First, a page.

In search of Mitch Moreland

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Sometimes the fit almost makes too much sense.

That seemed (and seems) to be the case with Mitch Moreland and the Red Sox.

He is the 36-year-old left-handed-hitting first baseman who is sitting at home in Alabama, having last worn an Oakland A's uniform throughout the 2021 season.

Moreland is the guy who entrenched himself as a fan favorite while signing wit the Red Sox on three different occasions, showing propensity to thrive in the big moments while playing a stellar first base and tearing up right-handed pitching.

For this Red Sox team, it's a player one would think might be worth a phone call. Heading into Thursday, the club carries a major league-worst OPS and batting average at the first base position.

The phone hasn't rung.

"To be honest, I thought I would have more opportunities than were presented," said Moreland on the Bradfo Sho podcast. "That's out of my control. So, like I said, my feelings aren't hurt by any means because I get to spend every weekend with my kids, which is something I have never been able to do. Being at home in the summer or springtime or whatever it is. Doing a little fishing. I get to cut grass. I haven't been able to do that in a long time. Stuff like that you don't realize you're missing but you do once you get out here and you're able to do it. It's been a blast to spend a little more time with family.

"Did I think there would be an opportunity? I did. But it just didn't seem to work out."

And about that possible reunion with the Red Sox? "I didn't know. You can't ever tell with guys' plans. You can look at it and say there is a fit here or there. But obviously, every team has its plans and their ideas. I love that place. It's my favorite place I have played. I'm pretty sure everybody knows that. It was definitely an unbelievable experience being part of the Red Sox organization and the culture and the fan base. Winning a World Series there is something that is a highlight of my career so far. Nothing but respect for those guys. Sure, I would have loved to be there and had an opportunity again. But, like I said, it's not my plans that matter. They're the ones who make those decisions."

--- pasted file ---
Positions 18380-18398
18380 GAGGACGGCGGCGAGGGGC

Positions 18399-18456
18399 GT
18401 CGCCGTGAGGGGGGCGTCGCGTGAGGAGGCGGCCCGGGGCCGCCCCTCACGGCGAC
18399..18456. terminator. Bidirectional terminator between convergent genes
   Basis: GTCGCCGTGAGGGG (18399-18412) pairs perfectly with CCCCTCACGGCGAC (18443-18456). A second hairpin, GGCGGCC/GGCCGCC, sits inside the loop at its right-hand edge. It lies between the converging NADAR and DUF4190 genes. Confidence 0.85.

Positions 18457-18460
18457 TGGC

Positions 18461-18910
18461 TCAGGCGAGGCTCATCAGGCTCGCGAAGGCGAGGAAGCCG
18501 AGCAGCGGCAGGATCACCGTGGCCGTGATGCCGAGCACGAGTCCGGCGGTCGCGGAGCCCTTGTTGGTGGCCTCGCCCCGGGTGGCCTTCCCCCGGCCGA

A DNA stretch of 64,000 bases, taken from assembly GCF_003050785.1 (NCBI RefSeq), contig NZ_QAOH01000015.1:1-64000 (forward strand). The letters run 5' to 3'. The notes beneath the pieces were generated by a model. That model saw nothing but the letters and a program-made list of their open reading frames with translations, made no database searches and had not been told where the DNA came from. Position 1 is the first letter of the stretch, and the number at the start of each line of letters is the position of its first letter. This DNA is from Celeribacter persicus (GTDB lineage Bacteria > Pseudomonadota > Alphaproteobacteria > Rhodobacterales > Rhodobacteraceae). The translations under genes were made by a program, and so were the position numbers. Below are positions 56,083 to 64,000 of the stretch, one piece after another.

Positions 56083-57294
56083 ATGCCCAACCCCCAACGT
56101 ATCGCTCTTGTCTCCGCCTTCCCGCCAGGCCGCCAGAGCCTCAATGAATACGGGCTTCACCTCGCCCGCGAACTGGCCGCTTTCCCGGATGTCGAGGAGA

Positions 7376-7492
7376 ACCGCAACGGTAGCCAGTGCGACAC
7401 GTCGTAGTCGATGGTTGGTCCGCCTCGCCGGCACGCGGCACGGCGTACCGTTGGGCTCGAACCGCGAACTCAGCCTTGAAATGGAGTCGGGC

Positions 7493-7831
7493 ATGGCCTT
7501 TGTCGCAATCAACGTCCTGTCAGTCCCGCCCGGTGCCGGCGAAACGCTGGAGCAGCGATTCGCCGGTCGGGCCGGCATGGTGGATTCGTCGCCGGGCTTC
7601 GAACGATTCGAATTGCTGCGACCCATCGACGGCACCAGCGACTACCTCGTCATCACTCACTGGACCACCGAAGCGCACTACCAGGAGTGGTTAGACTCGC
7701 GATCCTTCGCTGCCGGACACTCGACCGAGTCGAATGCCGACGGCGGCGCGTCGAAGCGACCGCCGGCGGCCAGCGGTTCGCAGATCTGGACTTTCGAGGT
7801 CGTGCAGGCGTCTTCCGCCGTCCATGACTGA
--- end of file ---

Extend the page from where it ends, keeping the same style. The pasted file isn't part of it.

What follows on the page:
The last time Moreland wore a uniform - before his trade to San Diego midway through the shortened 2020 season - he was one of the team's best offensive threats, hitting .328 with a 1.177 OPS and eight homers in 22 games.

In Oakland last season, Moreland's playing time was cut back after signing a one-year, $2.25 million deal. He finished 2021 hitting .221 with a .701 OPS and 10 homers in 81 games. (Eight of his homers came against righties.)

For now, Moreland is soaking in the life he hadn't been able to live due to his baseball-playing days. He clearly would still like to be part of a big-league club, but this alternative, as he explained, isn't all that bad.

"Kind of hanging out at the house, coaching a little 9U baseball with my oldest and getting to watch my 4-year-old who started this year with coach-pitch. My daughter's doing gymnastics, so they're keeping us pretty busy. I'm just trying to enjoy that time I haven't had in the past," he said.

"I'm not really sure how (the offseason) kind of went down. Obviously, with the lockout everything was going to be kind of hectic. You saw some guys fly off the board pretty early. Once it opened back up it seemed like it moved pretty fast. For me, personally, I never really got an opportunity with anybody. At this point in my career, it wasn't like it hurt my feelings a whole lot because I have a lot of family here and I'm trying to catch up on some family time, so I've done that.

"I don't really know where I stand right now. I couldn't tell you. It was definitely a pretty hectic offseason, but I have enjoyed my off time, just the same."

To listen to the entire Bradfo Sho podcast, click below ...